Many urban areas are designed with cars in mind. Consequently, a lot of space was made for roads. This leads to the question, what would life be if there were no cars?
Despite many car driving tips, we are all aware of the dangers that vehicles can bring and also the conveniences it offers. Nonetheless, as a result of green movements, many communities have come together in efforts to achieve a better environment that will benefit everyone.
Imagine children playing soccer on a major city highway. Tourists stand in the middle of the road to take photos. Restaurants filled the streets instead of cars, mopeds or buses. That is my memory of Venice, the only car-free city I have visited during the summer holidays.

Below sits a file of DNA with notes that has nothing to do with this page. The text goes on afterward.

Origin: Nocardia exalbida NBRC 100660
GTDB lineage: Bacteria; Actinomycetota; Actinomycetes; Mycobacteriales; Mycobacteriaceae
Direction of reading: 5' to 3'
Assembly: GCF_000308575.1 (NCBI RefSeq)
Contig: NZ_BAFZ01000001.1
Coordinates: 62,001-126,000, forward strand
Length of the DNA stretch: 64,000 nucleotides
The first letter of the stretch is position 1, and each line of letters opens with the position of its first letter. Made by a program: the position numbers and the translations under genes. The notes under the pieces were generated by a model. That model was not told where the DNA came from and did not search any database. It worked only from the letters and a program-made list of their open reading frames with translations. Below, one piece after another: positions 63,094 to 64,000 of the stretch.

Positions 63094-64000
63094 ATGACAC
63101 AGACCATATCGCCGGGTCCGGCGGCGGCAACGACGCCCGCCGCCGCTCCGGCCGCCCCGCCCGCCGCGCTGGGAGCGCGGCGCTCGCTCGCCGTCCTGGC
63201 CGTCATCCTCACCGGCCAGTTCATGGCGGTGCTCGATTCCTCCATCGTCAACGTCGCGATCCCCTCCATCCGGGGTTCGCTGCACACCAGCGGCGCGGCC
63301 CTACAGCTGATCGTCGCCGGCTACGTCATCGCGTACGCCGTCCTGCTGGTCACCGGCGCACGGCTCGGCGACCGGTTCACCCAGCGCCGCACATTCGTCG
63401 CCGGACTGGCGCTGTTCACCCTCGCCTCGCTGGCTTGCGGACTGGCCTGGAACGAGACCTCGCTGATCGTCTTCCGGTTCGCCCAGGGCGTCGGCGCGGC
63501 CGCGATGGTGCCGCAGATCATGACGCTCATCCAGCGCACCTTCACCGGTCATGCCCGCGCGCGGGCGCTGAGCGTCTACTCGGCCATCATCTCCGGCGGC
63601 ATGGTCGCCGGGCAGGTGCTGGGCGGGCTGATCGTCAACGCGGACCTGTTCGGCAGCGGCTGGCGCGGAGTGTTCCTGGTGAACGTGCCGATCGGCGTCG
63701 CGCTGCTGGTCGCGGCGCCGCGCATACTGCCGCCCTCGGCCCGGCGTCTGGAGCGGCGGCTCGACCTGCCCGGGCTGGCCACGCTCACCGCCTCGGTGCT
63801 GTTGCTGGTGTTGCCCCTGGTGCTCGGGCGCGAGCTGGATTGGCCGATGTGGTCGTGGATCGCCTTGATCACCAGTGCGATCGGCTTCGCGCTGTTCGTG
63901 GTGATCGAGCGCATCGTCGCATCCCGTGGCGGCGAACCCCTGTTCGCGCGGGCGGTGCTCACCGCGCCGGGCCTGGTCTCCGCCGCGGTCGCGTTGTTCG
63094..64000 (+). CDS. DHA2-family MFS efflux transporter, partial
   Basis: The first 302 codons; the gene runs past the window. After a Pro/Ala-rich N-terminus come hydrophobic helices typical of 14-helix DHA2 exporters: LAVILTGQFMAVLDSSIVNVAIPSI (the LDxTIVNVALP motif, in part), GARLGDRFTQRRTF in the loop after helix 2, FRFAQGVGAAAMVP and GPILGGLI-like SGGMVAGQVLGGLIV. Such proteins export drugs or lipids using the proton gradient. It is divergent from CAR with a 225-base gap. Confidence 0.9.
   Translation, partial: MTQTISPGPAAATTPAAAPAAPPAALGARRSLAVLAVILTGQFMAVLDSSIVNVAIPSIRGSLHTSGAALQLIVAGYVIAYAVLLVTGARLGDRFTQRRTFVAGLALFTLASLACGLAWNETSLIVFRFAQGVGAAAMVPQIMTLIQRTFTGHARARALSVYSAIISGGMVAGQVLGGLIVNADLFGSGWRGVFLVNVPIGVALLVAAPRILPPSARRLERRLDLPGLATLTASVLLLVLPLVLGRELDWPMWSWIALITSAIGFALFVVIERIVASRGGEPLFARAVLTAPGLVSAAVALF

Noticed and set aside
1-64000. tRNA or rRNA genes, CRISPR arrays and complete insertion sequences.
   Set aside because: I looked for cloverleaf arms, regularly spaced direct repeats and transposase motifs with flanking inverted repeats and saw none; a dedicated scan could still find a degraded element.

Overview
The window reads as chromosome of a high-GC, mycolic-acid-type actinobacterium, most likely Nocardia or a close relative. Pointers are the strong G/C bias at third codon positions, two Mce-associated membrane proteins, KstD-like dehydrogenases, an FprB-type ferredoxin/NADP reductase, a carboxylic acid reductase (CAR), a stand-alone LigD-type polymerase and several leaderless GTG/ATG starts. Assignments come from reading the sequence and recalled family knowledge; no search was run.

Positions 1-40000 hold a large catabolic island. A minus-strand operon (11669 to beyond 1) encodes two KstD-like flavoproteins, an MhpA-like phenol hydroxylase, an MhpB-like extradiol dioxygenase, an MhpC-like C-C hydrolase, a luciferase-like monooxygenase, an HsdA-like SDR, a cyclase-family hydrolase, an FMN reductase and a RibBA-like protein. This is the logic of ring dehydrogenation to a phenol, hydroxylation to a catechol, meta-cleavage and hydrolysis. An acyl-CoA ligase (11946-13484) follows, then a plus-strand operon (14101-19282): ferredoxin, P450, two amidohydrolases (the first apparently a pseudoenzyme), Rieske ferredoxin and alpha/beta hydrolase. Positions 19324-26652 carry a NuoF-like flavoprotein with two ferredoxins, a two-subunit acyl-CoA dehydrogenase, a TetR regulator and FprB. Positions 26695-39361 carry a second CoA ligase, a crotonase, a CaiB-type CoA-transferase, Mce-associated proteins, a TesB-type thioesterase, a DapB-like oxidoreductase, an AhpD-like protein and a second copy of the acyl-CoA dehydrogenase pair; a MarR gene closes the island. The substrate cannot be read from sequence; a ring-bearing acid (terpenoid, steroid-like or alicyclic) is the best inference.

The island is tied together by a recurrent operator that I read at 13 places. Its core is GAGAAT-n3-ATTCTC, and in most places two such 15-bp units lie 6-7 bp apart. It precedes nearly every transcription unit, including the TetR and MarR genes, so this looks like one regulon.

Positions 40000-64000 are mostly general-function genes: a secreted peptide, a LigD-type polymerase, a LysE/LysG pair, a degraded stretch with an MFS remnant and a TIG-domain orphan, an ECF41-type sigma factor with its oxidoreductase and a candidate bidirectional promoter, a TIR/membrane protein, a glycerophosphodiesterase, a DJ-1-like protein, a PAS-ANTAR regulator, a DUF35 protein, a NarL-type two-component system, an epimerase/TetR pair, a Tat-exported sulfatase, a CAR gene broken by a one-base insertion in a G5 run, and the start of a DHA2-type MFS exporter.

Venice – This City Has NO CARS! (VENICE)
For the past 100 years, cars have dominated the urban landscape. Roads have been widened in many cities to accommodate cars, and a large amount of space is given to parking them. Private vehicles have revolutionized mobility, but they have caused many diseases due to air pollution caused. There is also the potential for traffic accidents.
Today, a small number (but increasing) of cities are removing cars from their urban landscape designs altogether even though the cars have not been completely removed.
However, this movement represents a broader trend in a number of cities in the world to make driving more difficult.
Is it the cost of London traffic, the “pico y placa” initiative in Mexico City (odd-even license plate policy), or some small cities like Pontevedra, Spain, which prohibit cars directly.
“Our primary goal is to give back the road to the people,” Oslo closed several roads to cars and removed all parking lots and replaced them with biking trails, benches and mini-parks.
Oslo Urban Development
The road should be a place where people meet, where people get to know new friends, eat in open restaurants, where children play, and where arts are freely on display. There are also environmental aspects.